Disc herniation is a broad term describing specific changes in a lumbar disc.
A disc is a soft, rubbery structure located between the vertebral bodies (bones of the spine). The disc acts as a pad or cushion for the bone. The outer portion of the disc (the annulus fibrosus) is made up of a tough fibrocartilage. The middle section (the nucleus pulposus) composed of water and collagen and has a gelatinous (jelly-like) consistency. (Some people describe the disc structure as resembling a jelly donut.) The disc allows for movement of the vertebral bodies and provides a buffer for compression between the bones. Normally, this system works very well.
When a disc herniates, however, there has been a tear in the annulus fibrosus, and some of the gelatinous center comes out through the tear. These herniations are described by their size, as follows: bulge (small), protrusion (slightly larger), extrusion (big) and a sequestered fragment (when some of the material has broken off from the disc). Once the disc has left its original anatomical position, the disc itself can be painful, it might irritate a nerve, or it may contribute to narrowing of the spinal canal .
First, it is quite common to have multiple herniated discs in the lumbar spine. In studies of people who were not experiencing back pain, many had disc herniations that caused no pain symptoms. Second, the term “disc herniation” is very broad, and can describe mild bulges to extreme protrusions that cause pain.
“Herniation” is a good – if broad – term to describe a change in the disc. In many ways, it is as generic as saying you drive “a car”. But that car can be a compact car, a sedan, a station wagon, or a large SUV. The same goes for disc herniations – they can be disc bulges, protrusions, extrusions or sequestered fragments. As they get bigger, they involve more symptoms .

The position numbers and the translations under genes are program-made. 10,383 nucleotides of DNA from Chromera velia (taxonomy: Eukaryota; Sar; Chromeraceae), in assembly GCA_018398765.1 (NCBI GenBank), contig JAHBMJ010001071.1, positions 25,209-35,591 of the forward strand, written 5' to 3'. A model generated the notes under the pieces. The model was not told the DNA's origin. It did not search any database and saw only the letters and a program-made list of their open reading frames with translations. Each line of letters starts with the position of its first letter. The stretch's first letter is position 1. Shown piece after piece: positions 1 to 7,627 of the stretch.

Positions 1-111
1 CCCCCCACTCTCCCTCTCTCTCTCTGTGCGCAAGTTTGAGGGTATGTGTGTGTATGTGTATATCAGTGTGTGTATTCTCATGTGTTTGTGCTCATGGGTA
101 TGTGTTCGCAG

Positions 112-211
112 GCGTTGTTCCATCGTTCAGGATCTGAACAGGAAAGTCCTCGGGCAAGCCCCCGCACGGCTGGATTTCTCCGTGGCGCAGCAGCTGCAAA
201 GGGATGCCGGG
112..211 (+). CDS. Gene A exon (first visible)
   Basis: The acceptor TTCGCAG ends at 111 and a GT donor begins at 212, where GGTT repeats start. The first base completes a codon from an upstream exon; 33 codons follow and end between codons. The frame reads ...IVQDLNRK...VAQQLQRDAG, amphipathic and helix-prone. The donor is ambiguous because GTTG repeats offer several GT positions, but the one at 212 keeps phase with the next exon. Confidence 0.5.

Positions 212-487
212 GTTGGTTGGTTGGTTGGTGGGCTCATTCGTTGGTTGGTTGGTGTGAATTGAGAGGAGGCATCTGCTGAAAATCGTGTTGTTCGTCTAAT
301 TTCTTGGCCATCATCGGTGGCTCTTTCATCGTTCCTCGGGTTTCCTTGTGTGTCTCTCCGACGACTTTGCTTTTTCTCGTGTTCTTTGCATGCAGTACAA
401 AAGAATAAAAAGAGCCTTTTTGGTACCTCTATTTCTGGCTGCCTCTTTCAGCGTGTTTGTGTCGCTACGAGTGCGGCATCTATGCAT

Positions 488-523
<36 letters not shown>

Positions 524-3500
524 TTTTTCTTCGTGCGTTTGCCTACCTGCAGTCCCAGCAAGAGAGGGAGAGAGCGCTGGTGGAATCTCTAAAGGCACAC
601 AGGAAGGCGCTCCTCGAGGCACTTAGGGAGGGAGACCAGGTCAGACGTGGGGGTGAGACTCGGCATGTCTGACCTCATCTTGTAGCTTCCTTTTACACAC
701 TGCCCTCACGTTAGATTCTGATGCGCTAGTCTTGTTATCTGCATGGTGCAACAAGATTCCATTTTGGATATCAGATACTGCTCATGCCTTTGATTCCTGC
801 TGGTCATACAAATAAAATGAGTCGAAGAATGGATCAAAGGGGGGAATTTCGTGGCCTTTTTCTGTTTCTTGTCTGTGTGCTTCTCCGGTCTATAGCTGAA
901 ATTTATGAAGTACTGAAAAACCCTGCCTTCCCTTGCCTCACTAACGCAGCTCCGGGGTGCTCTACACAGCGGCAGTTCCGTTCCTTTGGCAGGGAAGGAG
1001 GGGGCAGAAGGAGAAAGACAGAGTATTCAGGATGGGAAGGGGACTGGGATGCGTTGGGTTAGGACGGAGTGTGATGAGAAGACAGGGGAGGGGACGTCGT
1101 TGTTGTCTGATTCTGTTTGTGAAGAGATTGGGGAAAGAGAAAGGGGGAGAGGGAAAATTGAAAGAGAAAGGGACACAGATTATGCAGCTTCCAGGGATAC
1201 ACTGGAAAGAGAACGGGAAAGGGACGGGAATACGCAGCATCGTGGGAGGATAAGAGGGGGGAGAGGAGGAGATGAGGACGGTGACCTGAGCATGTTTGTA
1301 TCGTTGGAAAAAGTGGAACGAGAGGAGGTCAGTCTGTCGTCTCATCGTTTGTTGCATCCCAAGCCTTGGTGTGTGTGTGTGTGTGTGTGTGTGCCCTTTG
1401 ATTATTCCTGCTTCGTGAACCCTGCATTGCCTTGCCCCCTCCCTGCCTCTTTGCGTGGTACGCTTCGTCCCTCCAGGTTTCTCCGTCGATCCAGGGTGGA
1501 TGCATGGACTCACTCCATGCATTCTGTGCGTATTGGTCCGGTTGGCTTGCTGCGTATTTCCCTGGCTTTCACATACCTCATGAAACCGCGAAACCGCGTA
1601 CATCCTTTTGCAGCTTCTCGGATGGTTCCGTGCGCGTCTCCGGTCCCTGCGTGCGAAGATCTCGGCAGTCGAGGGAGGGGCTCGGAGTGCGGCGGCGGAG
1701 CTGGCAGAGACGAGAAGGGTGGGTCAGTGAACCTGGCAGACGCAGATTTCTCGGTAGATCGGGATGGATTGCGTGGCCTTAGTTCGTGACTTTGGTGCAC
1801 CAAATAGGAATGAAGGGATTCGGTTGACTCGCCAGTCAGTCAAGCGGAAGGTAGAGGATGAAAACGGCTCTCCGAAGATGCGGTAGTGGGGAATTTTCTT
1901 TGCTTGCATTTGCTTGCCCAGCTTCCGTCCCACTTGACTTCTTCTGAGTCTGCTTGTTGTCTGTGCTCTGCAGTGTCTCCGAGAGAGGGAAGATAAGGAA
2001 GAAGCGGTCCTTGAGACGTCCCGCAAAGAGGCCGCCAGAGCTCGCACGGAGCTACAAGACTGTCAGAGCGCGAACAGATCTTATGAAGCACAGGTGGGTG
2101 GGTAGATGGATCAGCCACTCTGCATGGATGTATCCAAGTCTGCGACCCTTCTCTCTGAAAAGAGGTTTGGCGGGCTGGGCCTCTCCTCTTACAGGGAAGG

There are four situations where surgery is probably the best solution. These are, if you have:
This is a disorder affecting a bundle of spinal nerve roots, which is extremely rare and requires urgent surgery. This syndrome includes back and leg pain, weakness and numbness, and may be associated with problems with bladder and bowel function.
Many people have some strength loss, but if it is worsening, this would be an indication for surgery.
If your pain cannot be controlled with medicine, injections, or therapy, then this too would be an indication for surgery.
If a comprehensive program of physical therapy, medication, and/or injections has failed, then you might be a candidate for surgery.
A study of patients with different sized herniations showed that by six months to one year, herniated disc material had dissolved in many of the cases. The larger the herniation (extrusions), the faster the material was reabsorbed.
Long-term studies have shown that, although surgical intervention may generate a faster initial recovery time, conservative (nonsurgical) outcomes are equally effective in patients after five and 10 years [5, 6].
The nerves in your legs come off of the spinal cord. As they come off, they run in the spinal canal and then come out between two of the spinal vertebrae. It is in the canal that the disc irritates the nerve, sending pain down the leg. [7, 8].
When these nerves are still in the spinal canal, they are named by the associated disc level (lumbar 5 or L5). Once they exit the canal at the individual vertebrae levels, they are grouped together to make up named nerves, such as the sciatic nerve.
There are a lot of options for nonsurgical treatment of low back pain. The first is physical therapy. Good physical therapy will allow for the disc to heal and to provide improvements in biomechanics and strength. Recent studies have shown that directed physical therapy is more successful than more random approaches. Often, this is enough.
When the pain is too much to try physical therapy, however, epidural steroid injections can also be very helpful. Epidural injections are safe when compared to more invasive procedures. Complications include bleeding, headaches, infections, and very rarely, injury to a nerve. However, pain reduction can be markedly improved. Studies have shown excellent pain reduction and return to function with the use of epidural injections.
The combination of these two techniques can be the most effective treatment of all – the epidural provides pain reduction and makes the physical therapy that much more successful.